HE: I know. That’s the worst part.

ME: I mean, we could have civil war.

HE: Hell, no. That’s what he wants, but no chance. His approvals will be in the cellar. America will be glad to get rid of him.

ME: I hope you’re right.

HE: He’s a dangerous menace. He’ll be gone. And then he’ll be indicted, and Pence will pardon him. But the state investigations may put him in the clinker. Good riddance.
Meanwhile The New York Times' Peter Barker and Maggie Haberman write that Trump is holed up in the White House feeling abandoned by everyone.

For two years, Mr. Trump has waged war against his own government, convinced that people around him are fools. Angry that they resist his wishes, uninterested in the details of their briefings, he becomes especially agitated when they tell him he does not have the power to do what he wants, which makes him suspicious that they are secretly undermining him.

Now, the president who once declared that “I alone can fix” the system increasingly stands alone in a system that seems as broken as ever. The swirl of recent days — a government shutdown, spiraling scandals, tumbling stock markets, abrupt troop withdrawals and the resignation of his alienated defense secretary — has left the impression of a presidency at risk of spinning out of control.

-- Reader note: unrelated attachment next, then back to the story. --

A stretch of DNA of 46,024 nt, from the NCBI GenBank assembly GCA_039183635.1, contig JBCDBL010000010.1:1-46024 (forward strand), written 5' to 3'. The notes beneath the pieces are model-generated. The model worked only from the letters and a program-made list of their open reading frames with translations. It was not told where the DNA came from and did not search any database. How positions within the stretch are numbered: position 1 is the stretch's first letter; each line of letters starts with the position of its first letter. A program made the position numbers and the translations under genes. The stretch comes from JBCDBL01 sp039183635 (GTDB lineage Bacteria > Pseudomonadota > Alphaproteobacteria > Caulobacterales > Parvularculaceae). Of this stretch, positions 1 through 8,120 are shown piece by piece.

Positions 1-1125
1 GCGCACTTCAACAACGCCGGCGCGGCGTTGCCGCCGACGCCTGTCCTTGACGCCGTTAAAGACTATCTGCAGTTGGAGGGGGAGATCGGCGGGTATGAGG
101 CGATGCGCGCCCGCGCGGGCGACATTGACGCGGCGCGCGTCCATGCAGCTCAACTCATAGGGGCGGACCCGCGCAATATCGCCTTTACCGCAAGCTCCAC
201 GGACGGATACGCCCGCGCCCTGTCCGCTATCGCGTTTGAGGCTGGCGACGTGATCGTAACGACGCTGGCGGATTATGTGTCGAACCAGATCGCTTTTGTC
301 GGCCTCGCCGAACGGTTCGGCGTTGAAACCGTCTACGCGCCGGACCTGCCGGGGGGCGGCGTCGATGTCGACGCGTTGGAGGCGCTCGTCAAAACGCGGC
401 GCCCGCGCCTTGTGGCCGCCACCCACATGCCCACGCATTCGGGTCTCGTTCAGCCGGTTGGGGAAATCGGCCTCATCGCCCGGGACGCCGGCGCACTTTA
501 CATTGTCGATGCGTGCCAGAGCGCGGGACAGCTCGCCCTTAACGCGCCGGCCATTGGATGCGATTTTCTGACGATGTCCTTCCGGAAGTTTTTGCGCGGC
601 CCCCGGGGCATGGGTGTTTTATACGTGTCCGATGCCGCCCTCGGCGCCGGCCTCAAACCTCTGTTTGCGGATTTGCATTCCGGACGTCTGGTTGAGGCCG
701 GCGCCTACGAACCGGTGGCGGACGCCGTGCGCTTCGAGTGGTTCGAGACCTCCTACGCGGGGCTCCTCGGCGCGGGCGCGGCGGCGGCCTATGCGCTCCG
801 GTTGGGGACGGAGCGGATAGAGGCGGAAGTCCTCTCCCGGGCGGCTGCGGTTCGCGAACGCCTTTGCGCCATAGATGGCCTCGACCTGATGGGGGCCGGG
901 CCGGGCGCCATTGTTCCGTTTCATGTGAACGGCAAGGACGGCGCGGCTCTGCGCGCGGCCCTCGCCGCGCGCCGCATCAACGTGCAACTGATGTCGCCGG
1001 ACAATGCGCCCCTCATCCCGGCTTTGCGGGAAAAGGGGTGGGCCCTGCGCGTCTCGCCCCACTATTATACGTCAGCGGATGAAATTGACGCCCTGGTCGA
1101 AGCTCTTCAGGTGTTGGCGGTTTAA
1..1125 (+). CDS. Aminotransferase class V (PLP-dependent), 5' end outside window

At the midpoint of his term, Mr. Trump has grown more sure of his own judgment and more cut off from anyone else’s than at any point since taking office. He spends ever more time in front of a television, often retreating to his residence out of concern that he is being watched too closely. As he sheds advisers at a head-spinning rate, he reaches out to old associates, complaining that few of the people around him were there at the beginning.

Mr. Trump is said by advisers to be consumed by the multiplying investigations that have taken down his personal lawyer, campaign chairman, national security adviser and family foundation. He rails against enemies, who often were once friends, nursing a deep sense of betrayal and grievance as they turn on him.